Be prepared, be connected, be flexible, and be tenacious—these are some key points of advice from executive MBA students who have secured financial assistance for their program from employers.
For Liz Lowry, MBA 16, being prepared was particularly important as she was the first person at her firm to request financial help for an advanced degree. “I’m setting the precedent for this at my company,” she says.
After doing some research and participating in a Haas webinar on employer sponsorship, Lowry, the senior director of business development for INgrooves Music Group, created a formal Request for Sponsorship document. Her request addressed her background and qualifications, how she and the organization would both benefit from key aspects of the program, the required schedule, and her commitment to her employer.
One advantage of the Berkeley MBA for Executives Program she highlighted was the diversity of her classmates. “I looked at business schools in Southern California where I knew there would be more people from the entertainment industry, but I wanted to get away from that. At Berkeley-Haas there is a diverse array of backgrounds that my cohort brings to classroom discussions—I can learn from that and bring that back to the music industry.”
Lowry also was prepared to be flexible in her negotiations with her employer. Rather than receiving full sponsorship, she and her company agreed to payment for one class, negotiated each semester.
While Lowry’s negotiations are ongoing, she is tenacious about continuing her requests. She is also already applying what she is learning, and shares that with her boss during weekly meetings. “I’m using these skills to lead and manage my team, and also in my job function negotiating with partners.”
Savannah Thompson is another Berkeley EMBA student who secured several forms of financial support from her employer, a small private financial services firm.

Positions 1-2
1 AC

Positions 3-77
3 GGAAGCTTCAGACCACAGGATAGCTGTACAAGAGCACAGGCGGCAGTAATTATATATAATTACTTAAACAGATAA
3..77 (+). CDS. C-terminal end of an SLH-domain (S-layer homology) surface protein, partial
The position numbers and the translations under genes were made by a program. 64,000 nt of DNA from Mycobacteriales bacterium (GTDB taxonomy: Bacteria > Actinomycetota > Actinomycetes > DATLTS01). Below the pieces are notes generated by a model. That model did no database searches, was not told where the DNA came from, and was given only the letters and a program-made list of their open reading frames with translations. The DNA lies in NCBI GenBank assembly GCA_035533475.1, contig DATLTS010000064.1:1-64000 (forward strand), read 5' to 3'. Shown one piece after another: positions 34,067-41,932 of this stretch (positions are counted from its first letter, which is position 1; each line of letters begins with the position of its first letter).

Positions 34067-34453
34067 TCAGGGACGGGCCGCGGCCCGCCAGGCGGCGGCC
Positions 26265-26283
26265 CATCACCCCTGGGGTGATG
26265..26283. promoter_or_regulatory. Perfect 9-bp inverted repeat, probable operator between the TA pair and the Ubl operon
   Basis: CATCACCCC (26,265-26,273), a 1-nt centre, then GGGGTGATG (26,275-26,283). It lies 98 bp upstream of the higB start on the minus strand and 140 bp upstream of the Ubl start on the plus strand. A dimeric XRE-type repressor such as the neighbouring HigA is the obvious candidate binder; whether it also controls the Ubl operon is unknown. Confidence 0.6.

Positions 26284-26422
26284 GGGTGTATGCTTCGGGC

While Thompson benefited from another employee who previously negotiated financial sponsorship for an MBA, she still did her homework before making her request. One of her first steps was to speak with key decision makers. “I work as an operations manager at a small company, and I first had conversations with the owners and other members of the executive team. I wanted to make certain everyone had buy-in.”
Another key to success was asking early. “I approached my employer four months before the final round of (MBA) applications were due. Asking early allows your employer to ask questions. They may also need to speak with accountants if they provide tuition reimbursement (to explore possible tax deductions), or involve different legal parties if contracts need to be drawn up.”
Thompson also made sure to have a plan in place with her team for the times she would be out of the office. “I tried to approach it from a collaborative standpoint—how do we make this work together? I am fortunate to have a great team of three people who work with me. They have really stepped up and taken on more responsibility.”
You may also want to check out our 7 tips for securing employer sponsorship, as well as finding out about more ways to finance your MBA studies.